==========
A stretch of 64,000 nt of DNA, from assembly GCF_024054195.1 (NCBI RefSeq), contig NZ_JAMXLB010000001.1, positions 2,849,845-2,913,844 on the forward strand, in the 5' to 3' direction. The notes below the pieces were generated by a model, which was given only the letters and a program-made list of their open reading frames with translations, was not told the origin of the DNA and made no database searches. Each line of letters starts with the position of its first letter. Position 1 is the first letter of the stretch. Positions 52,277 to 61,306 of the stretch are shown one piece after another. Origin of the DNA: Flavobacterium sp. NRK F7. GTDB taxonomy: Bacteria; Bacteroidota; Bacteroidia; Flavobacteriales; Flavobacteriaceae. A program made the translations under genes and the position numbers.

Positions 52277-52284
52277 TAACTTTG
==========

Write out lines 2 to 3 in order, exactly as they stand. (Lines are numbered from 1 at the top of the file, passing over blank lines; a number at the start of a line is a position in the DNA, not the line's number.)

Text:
Positions 52277-52284
52277 TAACTTTG